Association of Predicted Probabilities and Observed ResponsesPercent Concordant 68.3 Somers’ D 0.402Percent Discordant 28.1 Gamma 0.417Percent Tied 3.6 Tau-a 0.207Pairs 224 c 0.701

14-27 Diagnostics

• “Residual” analysis

– Distribution of residuals under correct model is unknown

and thus common residual plot uninformative.

– Pearson residual is the ordinary residual divided by the

standard error of Yi. Sum of squared residuals equals

Pearson X2

rPi =Yi − π̂i

π̂i(1− π̂i)

– Studentized Pearson residual is similar but divided by its

standard error so they have unit variance

– Deviance residual is the signed square root of the contri-

bution to the model deviance

(rDi )2 = DEV(X0, ..., Xp−1)

– Sign depends on π̂i > 0.5

14-28 • “Residual” analysis

– Can plot residual by predicted value : A flat lowess smooth

to this plot suggests the model is correct

– Can generate probability plot with envelope

• DFFITS, DFBETAS

• SAS contains influence and iplots options

– Example (Page 625))

ods html;

ods graphics on;

proc logistic data=a1 descending;

model renew = increase / iplots influence lackfit;

ods graphics off;

ods html close;

run; quit;

14-29 Regression DiagnosticsPearson Residual Deviance Residual

CovariatesCase (1 unit = 0.24) (1 unit = 0.22)

increase Value -8 -4 0 2 4 6 8 Value -8 -4 0 2 4 6 81 30.0000 0.5900 | | * | 0.7729 | | * |2 30.0000 -1.6948 | * | | -1.6455 | * | |3 30.0000 0.5900 | | * | 0.7729 | | * |4 31.0000 0.6281 | | * | 0.8155 | | * |5 32.0000 0.6686 | | * | 0.8597 | | * |6 33.0000 0.7118 | | * | 0.9054 | | * |7 34.0000 -1.3197 | * | | -1.4203 | * | |8 35.0000 0.8066 | | * | 1.0012 | | * |9 35.0000 0.8066 | | * | 1.0012 | | * |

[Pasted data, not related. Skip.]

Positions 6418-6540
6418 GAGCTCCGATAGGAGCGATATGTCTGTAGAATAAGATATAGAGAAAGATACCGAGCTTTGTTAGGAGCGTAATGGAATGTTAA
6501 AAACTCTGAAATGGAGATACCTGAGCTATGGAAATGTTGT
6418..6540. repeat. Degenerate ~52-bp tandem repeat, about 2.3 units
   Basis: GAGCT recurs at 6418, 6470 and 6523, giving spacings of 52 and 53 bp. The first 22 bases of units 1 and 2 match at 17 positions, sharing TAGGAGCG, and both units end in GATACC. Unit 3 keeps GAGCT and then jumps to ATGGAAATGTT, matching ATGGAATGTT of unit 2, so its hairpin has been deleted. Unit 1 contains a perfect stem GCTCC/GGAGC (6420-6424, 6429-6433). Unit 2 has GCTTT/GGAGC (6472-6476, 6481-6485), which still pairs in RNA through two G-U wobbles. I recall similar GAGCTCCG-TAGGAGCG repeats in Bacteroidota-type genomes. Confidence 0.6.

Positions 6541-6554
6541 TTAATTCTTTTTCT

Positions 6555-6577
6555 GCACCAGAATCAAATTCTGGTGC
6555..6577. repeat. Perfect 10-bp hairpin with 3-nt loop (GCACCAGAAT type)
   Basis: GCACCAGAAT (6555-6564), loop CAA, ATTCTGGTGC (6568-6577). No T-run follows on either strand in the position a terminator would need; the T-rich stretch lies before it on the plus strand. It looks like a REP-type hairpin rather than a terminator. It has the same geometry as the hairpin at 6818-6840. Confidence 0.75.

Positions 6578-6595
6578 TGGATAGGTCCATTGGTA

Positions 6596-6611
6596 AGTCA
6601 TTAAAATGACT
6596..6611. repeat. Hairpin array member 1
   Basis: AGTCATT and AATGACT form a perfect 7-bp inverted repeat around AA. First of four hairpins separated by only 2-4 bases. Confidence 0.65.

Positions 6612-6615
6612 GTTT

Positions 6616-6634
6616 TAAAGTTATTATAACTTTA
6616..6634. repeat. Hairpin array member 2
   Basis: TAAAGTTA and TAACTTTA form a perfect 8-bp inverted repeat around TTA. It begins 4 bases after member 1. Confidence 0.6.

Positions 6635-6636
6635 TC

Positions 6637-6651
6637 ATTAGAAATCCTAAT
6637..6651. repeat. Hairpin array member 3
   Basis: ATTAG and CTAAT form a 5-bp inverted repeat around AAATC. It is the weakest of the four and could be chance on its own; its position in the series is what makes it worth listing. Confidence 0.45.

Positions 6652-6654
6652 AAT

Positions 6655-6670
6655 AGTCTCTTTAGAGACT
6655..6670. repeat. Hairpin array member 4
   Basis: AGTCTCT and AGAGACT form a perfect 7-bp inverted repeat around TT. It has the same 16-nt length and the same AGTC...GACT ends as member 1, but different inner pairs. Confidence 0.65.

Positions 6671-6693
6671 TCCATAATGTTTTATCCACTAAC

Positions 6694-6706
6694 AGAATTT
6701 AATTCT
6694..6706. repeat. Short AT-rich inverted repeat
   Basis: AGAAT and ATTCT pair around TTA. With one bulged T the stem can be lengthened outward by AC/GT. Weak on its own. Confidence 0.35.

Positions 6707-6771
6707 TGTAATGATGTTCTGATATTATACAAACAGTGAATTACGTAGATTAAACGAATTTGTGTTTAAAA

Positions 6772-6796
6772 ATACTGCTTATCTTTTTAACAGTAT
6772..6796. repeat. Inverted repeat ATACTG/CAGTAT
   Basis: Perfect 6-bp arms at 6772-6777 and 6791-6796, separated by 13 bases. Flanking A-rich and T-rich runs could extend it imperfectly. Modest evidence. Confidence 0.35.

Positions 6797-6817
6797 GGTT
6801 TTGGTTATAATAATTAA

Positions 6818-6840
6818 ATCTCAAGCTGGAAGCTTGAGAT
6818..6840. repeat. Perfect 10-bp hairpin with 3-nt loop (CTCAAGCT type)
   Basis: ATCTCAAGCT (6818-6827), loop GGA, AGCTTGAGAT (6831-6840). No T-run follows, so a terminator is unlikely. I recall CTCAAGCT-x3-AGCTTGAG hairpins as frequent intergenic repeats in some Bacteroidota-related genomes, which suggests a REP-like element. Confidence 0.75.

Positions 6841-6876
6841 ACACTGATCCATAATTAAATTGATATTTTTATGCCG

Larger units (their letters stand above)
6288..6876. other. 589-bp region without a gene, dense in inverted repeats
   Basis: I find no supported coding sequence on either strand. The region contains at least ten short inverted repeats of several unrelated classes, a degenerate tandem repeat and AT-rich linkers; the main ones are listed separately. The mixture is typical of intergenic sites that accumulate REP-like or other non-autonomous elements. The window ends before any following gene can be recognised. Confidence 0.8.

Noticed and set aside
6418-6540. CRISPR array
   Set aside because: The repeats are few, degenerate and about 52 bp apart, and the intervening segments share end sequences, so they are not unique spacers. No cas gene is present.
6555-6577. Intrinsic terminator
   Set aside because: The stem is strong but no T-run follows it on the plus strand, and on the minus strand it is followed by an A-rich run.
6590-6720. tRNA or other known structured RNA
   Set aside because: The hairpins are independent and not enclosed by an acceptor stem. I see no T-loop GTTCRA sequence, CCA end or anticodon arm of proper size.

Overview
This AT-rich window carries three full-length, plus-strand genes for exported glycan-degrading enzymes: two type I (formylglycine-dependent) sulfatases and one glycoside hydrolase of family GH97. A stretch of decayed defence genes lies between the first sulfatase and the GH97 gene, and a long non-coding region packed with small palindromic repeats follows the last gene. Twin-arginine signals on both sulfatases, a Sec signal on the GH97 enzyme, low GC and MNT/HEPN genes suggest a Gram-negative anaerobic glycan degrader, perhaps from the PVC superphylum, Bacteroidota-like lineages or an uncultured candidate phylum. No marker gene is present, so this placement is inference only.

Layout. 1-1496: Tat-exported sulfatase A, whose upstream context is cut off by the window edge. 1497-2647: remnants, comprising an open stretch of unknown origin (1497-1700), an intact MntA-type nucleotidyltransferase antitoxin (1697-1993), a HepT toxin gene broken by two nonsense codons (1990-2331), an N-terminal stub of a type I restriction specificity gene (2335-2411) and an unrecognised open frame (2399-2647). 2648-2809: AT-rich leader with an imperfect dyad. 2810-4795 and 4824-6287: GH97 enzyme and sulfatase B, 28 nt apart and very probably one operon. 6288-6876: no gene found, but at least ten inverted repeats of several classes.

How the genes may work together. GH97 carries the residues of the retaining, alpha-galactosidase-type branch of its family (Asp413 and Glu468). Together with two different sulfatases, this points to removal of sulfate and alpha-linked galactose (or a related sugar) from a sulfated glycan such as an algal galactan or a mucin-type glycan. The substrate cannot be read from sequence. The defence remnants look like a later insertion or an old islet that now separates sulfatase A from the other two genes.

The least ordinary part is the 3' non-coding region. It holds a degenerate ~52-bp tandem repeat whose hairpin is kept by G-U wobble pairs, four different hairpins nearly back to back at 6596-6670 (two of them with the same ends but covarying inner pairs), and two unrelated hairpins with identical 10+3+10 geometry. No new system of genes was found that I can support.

10 35.0000 -1.2397 | * | | -1.3645 | * | |11 36.0000 -1.1646 | * | | -1.3092 | * | |12 37.0000 0.9141 | | * | 1.1021 | | * |13 38.0000 0.9731 | | * | 1.1543 | | * |14 39.0000 -0.9653 | * | | -1.1476 | * | |15 40.0000 1.1028 | | * | 1.2615 | | * |16 40.0000 -0.9068 | * | | -1.0955 | * | |17 40.0000 -0.9068 | * | | -1.0955 | * | |18 41.0000 1.1739 | | * | 1.3163 | | * |19 42.0000 -0.8002 | * | | -0.9949 | * | |20 43.0000 -0.7517 | * | | -0.9465 | * | |21 44.0000 -0.7061 | * | | -0.8995 | * | |22 45.0000 1.5076 | | * | 1.5399 | | * |23 45.0000 -0.6633 | * | | -0.8540 | * | |24 45.0000 -0.6633 | * | | -0.8540 | * | |25 46.0000 1.6049 | | * | 1.5963 | | * |26 47.0000 -0.5853 | * | | -0.7676 | * | |27 48.0000 -0.5498 | * | | -0.7268 | * | |28 49.0000 1.9361 | | *| 1.7651 | | *|29 50.0000 -0.4852 | * | | -0.6502 | * | |30 50.0000 -0.4852 | * | | -0.6502 | * | |